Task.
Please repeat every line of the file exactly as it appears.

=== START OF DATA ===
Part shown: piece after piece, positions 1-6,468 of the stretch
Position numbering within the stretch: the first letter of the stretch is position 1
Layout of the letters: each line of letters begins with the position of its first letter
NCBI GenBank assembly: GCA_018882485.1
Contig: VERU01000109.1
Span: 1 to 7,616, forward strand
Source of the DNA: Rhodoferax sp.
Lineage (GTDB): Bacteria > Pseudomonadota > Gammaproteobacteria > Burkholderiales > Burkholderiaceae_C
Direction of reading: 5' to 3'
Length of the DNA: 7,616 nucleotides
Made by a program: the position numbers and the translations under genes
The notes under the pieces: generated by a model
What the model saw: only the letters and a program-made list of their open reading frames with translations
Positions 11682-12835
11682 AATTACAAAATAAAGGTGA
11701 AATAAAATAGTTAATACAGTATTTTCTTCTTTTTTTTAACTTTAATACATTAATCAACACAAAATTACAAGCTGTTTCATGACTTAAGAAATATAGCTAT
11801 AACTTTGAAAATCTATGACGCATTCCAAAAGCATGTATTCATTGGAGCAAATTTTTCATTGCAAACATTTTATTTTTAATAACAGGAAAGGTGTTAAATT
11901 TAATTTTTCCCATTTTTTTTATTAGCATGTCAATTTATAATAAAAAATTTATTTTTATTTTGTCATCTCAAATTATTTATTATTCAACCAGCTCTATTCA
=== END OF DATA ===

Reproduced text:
Part shown: piece after piece, positions 1-6,468 of the stretch
Position numbering within the stretch: the first letter of the stretch is position 1
Layout of the letters: each line of letters begins with the position of its first letter
NCBI GenBank assembly: GCA_018882485.1
Contig: VERU01000109.1
Span: 1 to 7,616, forward strand
Source of the DNA: Rhodoferax sp.
Lineage (GTDB): Bacteria > Pseudomonadota > Gammaproteobacteria > Burkholderiales > Burkholderiaceae_C
Direction of reading: 5' to 3'
Length of the DNA: 7,616 nucleotides
Made by a program: the position numbers and the translations under genes
The notes under the pieces: generated by a model
What the model saw: only the letters and a program-made list of their open reading frames with translations
Positions 11682-12835
11682 AATTACAAAATAAAGGTGA
11701 AATAAAATAGTTAATACAGTATTTTCTTCTTTTTTTTAACTTTAATACATTAATCAACACAAAATTACAAGCTGTTTCATGACTTAAGAAATATAGCTAT
11801 AACTTTGAAAATCTATGACGCATTCCAAAAGCATGTATTCATTGGAGCAAATTTTTCATTGCAAACATTTTATTTTTAATAACAGGAAAGGTGTTAAATT
11901 TAATTTTTCCCATTTTTTTTATTAGCATGTCAATTTATAATAAAAAATTTATTTTTATTTTGTCATCTCAAATTATTTATTATTCAACCAGCTCTATTCA